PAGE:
Alpine inversion, Neogene tectonics and East Carpathians Foreland hydrocarbon traps.
The Alpine inversion and the Neogene evolution are proven to have a major impact on Eastern European hydrocarbon systems. The East Carpathians Foreland, part East European Plate has a Precambrian basement and Paleozoic, Mesozoic and Miocene sediments. The sedimentary basin within the platform was highly influenced by tectonic Orogen - Foreland relationship. The opening of Alpine Tethys, the Mid Cretaceous and Paleogene inversion and movements were accompanied by a partial removal of Mesozoic cover. Miocene tectogenesis determined the Outer Carpathian Flysch units to get over the Neogene Tertiary Molasse Zone. The presence of the hydrocarbons in this area is due to the association in a certain manner of a reservoirs, traps and migration pathways. High resolution seismic records helped us to clarify the relationship between sedimentary basin dynamics and hydrocarbon distribution. The complex structure of molasse deposits overthrusts on the foreland along of the NNW-SSE Pericarpathian Fault. The westward descent of the platform is achieved along of some fault systems with the same orientation, affecting the basement and sometimes, the sedimentary cover as well. The duplex Paltinoasa - West Paltinoasa System Faults is proven to play the most important role in structural traps alignments. More or less eastward advancing of Pericarpathian Unit surpassed or left behind Paltinoasa Faults system. The interlining zones prove to be the most favourable for hydrocarbon structural traps. The vertical and the strike-slip neotectonic movements have also played an important role, horst and graben structures were created on both sides of the longitudinal faults. Beginning with Alpine inversion and continuing with Neogene deformations the area manifested differences in stress and subsidence. So, different type of hydrocarbon traps has been formed: wide anticlines between normal faults (in the North), strong symmetric anticlines flanked by high step normal faults and roll-over on reverse faults (in Central part), and large monoclinal structures (in Southern part). Depending on the stress in the area, the faults that affect the reservoirs may be tight or not. The base Neogene tectonic style suggested by the TWT isochronous map represents an essential element in establishing the perspective structural alignments and the geometry of the main faults. Seismic data show another alignment of structures further west, under the Pericarpathian Unit, at about 3000 - 3500 m depth. The stratigraphic traps are present in the Sarmatian deposits. After a short break at the end of Badenian, when the Parathetys waters withdrew, the sedimentation restarted, the first deposits thickness proving a continue subsidence process but with discontinuous character. The next sediments become more complex, sand and sandstones (even oolotic limestones), lacustrine and deltaic deposits. The delta-front sandy bodies are the main objectives for biogenic gas accumulations. During Upper Sarmatian the sedimentation continued only in the southern part of the platform. Seismic images and wells correlation offered a new interpretation regarding the distribution of the productive levels. Even if the traps are litho-stratigraphic, the hydrocarbons distribution is tectonically controlled, being connected with the westwards descending, gravity collapse and pinch-outs within each step. Although Moldavian Platform is the oldest platform on Romanian territory, only Mid -Upper Miocene reservoirs are productive. For Paleozoic and Mesozoic formations, protection disruption has influenced the preservation. And that, because the major tectonic events that have controlled the structural evolution. Alpine inversion had a negative impact; the Neogene development had a positive one.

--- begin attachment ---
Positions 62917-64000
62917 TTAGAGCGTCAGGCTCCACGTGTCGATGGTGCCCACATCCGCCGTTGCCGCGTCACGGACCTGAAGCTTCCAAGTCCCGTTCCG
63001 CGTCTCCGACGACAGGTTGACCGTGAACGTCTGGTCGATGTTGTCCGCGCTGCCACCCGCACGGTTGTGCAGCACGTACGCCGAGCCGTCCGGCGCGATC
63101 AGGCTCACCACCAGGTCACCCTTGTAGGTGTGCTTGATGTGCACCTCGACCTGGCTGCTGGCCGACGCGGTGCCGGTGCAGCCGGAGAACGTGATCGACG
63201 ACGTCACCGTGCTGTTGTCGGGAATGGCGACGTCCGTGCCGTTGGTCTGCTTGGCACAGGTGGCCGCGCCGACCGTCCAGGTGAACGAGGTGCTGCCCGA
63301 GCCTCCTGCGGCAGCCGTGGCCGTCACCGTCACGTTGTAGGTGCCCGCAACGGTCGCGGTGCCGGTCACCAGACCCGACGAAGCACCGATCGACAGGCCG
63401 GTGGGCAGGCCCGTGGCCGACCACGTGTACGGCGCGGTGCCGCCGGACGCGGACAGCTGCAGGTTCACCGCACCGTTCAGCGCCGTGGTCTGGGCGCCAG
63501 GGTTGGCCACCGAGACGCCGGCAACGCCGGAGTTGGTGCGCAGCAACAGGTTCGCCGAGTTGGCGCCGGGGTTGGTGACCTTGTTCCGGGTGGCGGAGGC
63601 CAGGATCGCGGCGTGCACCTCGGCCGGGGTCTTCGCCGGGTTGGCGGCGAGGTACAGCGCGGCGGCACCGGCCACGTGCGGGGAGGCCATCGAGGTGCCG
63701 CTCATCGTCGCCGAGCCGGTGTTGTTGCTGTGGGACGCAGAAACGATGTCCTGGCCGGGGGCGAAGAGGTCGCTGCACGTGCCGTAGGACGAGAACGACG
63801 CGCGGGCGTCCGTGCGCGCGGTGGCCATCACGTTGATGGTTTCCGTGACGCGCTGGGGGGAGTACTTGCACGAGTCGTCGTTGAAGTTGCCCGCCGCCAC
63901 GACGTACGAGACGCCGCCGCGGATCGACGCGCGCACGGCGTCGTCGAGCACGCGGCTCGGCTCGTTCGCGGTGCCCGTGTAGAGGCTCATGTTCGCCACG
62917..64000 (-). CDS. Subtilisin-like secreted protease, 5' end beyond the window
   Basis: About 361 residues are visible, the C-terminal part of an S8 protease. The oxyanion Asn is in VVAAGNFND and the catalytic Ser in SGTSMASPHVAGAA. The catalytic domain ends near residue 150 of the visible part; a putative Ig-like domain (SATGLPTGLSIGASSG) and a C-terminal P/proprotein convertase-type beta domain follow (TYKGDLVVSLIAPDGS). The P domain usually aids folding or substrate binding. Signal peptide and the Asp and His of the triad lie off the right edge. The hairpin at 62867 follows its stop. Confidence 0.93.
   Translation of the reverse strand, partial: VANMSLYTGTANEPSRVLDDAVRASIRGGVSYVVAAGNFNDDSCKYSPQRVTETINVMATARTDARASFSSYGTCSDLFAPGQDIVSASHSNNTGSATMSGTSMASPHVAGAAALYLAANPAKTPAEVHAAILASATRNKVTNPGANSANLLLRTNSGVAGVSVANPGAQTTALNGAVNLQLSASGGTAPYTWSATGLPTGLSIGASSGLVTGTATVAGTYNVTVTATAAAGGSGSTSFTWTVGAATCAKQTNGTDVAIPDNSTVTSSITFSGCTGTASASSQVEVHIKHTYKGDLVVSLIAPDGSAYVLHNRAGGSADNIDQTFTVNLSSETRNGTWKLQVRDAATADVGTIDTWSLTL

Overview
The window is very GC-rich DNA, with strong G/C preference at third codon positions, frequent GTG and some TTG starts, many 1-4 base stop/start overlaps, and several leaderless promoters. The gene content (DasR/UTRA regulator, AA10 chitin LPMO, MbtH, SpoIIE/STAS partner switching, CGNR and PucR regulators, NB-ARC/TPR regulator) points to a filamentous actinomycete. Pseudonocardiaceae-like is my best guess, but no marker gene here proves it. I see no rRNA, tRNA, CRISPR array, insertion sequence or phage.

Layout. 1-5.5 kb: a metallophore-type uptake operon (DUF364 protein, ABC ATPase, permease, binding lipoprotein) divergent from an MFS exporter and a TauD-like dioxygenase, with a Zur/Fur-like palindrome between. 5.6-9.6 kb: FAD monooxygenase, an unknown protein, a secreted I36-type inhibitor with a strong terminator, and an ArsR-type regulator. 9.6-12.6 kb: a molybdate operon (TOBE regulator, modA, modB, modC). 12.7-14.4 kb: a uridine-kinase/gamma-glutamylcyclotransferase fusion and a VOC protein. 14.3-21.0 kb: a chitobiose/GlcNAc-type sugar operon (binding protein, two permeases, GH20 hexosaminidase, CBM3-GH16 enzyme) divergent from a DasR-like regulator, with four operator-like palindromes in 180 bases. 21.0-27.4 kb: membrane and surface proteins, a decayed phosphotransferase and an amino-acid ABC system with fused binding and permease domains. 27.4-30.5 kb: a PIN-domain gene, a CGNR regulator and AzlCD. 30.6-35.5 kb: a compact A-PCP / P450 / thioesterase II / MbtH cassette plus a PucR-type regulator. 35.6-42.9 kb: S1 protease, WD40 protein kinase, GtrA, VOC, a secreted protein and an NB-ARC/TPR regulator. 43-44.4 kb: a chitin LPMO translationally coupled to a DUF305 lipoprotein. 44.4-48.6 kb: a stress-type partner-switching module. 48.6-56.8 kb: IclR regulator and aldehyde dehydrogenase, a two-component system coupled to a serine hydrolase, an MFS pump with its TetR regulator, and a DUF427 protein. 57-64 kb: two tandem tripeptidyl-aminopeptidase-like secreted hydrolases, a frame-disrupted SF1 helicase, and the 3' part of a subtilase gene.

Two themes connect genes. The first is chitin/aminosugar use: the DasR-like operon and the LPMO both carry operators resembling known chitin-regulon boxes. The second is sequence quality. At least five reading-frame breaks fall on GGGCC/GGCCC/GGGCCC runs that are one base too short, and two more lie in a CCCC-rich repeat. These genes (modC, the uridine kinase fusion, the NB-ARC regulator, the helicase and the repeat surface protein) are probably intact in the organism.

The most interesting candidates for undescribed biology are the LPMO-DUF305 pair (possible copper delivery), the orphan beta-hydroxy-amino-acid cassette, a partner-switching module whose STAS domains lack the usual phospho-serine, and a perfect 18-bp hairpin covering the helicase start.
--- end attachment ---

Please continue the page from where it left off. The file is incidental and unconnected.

AAPG Datapages/Search and Discovery Article #90325 © 2018 AAPG Europe Regional Conference, Global Analogues of the Atlantic Margin, Lisbon, Portugal, May 2-3, 2018